Uncategorized October 11, 2020
ICMR slammed for exclusion of disability sector while framing assistive products’ list
The Union Health Ministry recently released the draft National List of Essential Assistive Products. The list aimed to provide assistive technologies to those in need. However, the list has been framed without considering professionals from the disability sector and disregards key provisions of the Rights of Persons with Disabilities Act 2016.
The Indian Council of Medical Research (ICMR)’s move to prepare a list of assistive products on the lines of the Priority Assistive Products List of the World Health Organisation (WHO-APL) is a welcome step.
Over 350 assistive products have been included in the draft National List of Essential Assistive Products (NLEAP) recently released by the Union Health Ministry.
The list aims to provide assistive technologies and devices for elderly people, persons with disabilities, patients with non-communicable diseases like stroke, diabetes, congenital birth defect-associated disabilities, among others.
Disability sector needs disregarded
However, certain demands made by groups like Doctors with Disabilities, a pan India group of medical professionals with disabilities, have been ignored.
A key one relates to a Ministry of Health and Family Welfare (MoHFW) notification that it is the duty of medical professionals to prescribe the assistive products as per medical requirements.
This is also given in the disability competencies which have been included in the updated MBBS curriculum and is stated in the NITI Aayog’s three-year action agenda point on access to aids and assistive technologies.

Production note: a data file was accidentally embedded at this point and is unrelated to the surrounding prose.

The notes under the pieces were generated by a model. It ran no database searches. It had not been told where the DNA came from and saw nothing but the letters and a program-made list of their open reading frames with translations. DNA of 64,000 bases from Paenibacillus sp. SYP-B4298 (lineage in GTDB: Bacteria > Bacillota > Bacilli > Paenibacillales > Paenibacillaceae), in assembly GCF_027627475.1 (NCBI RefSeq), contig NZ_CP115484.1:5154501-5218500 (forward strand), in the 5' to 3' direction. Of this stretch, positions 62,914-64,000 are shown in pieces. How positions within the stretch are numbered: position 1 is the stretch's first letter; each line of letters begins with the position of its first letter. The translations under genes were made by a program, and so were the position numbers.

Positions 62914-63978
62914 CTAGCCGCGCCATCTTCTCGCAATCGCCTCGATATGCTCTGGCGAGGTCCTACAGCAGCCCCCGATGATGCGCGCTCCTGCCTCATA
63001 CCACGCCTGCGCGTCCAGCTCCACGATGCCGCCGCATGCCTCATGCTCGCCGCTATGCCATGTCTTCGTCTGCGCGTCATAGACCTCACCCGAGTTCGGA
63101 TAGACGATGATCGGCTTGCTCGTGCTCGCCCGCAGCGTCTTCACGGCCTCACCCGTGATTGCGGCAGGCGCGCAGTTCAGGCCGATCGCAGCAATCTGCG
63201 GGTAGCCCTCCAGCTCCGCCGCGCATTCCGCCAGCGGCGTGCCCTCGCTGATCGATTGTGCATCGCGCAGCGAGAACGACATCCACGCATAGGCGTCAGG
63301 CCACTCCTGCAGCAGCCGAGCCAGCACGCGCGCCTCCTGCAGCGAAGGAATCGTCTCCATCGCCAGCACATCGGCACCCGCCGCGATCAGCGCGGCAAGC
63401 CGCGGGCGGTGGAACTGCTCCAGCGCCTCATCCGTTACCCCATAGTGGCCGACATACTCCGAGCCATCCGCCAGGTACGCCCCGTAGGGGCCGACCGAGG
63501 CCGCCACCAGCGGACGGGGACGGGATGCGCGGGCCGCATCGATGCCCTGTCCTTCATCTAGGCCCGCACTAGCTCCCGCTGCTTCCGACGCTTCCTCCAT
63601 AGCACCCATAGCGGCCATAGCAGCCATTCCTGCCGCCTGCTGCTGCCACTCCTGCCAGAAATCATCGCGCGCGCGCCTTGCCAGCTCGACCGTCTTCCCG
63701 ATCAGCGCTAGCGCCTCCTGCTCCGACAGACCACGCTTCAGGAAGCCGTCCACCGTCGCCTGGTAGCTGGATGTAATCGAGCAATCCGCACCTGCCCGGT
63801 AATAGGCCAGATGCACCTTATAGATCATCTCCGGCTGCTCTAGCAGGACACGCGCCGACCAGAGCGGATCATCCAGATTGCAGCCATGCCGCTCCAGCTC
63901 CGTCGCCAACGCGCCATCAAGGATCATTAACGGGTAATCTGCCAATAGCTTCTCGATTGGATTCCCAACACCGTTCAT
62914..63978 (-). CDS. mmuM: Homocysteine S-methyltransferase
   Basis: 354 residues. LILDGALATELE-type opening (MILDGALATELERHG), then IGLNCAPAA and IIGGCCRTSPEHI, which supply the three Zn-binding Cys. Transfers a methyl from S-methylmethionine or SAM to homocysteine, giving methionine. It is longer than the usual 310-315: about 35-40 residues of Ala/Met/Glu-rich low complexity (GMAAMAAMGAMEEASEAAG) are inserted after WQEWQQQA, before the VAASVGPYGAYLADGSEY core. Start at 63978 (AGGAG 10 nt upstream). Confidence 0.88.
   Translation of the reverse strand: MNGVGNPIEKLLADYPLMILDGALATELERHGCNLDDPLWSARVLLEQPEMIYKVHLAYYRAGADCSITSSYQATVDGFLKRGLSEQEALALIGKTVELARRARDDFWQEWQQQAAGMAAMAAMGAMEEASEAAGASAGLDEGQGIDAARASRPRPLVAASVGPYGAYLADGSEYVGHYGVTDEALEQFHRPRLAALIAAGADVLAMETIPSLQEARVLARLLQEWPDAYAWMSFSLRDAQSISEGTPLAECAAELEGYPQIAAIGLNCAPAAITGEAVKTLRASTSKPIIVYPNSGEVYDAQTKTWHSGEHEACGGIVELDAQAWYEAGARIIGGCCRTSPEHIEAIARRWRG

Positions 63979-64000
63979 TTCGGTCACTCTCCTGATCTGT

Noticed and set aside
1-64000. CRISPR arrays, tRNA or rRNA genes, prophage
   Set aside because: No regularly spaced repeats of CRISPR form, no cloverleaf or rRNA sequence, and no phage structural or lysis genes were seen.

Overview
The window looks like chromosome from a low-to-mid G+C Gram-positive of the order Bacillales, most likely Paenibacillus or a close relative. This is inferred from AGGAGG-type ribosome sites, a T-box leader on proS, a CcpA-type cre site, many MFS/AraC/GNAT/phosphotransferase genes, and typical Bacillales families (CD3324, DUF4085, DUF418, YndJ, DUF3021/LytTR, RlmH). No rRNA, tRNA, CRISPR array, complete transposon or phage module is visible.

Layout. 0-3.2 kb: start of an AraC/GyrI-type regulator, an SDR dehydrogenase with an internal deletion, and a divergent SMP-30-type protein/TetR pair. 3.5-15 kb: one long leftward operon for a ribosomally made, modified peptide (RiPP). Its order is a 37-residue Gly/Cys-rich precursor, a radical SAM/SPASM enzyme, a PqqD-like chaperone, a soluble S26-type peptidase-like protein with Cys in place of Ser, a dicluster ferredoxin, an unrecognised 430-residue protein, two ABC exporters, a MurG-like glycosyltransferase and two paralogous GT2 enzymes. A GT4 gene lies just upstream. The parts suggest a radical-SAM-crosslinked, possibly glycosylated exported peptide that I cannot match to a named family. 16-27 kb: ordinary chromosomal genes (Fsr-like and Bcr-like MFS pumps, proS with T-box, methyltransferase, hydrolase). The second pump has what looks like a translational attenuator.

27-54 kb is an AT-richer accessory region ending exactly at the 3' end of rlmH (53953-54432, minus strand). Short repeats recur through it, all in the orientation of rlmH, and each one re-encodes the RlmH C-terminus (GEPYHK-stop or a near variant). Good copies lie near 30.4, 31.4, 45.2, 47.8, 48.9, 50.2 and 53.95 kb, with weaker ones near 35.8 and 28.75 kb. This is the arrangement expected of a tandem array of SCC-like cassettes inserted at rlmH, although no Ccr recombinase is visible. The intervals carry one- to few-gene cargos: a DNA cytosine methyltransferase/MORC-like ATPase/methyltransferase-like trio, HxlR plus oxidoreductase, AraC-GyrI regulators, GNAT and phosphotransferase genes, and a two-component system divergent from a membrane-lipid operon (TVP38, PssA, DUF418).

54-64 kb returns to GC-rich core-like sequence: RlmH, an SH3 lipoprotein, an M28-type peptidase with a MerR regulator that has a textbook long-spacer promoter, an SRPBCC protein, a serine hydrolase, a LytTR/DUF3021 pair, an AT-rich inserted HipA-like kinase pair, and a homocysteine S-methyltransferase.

In a letter to ICMR Director Balram Bhargav, Doctors with Disabilities has expressed dismay over the exclusion of the disability sector.
The letter also highlights the numerous violations of the Rights of Persons with Disabilities (RPWD) Act 2016 in the NLEAP document.
The exclusion of real experts and the disability sector is the reason why the NLEAP document has unacceptable levels of mistakes. The document prepared under your guidance, ex-DGHS, medical doctors and which also list two WHO people as contributors mentions disability definitions which are in stark contrast to our national legislation on disability. – Dr Satendra Singh, Co-founder, Doctors with Disabilities
Definitions of disability at odds with Act
Even the definitions of disabilities like blindness, low vision, and hearing impairment by the ICMR contrast with how the RPWD Act defines them.
“Such blatant disregard by an apex institute for research is unexplainable”, says the letter.
Doctors with Disabilities has asked for the NLEAP to be revised completely by involving doctors with disabilities, disability sector experts and those familiar with the Act. This was the case even earlier when the ICMR had to ditch its own guidelines on Covid-19 and disability as no one from the disability sector was part of the draft committee.
Over and above, the NLEAP itself is inaccessible to people with disabilities. The ICMR has introduced image CAPTCHA – as the sole option. This is inaccessible to blind people in the online form. No other alternative has been given either. This again is a violation of Sections 42 and 46 of the RPPWD Act.
- Updated MBBS curriculum with disability competencies to come into effect from 1 August, confirms MCI
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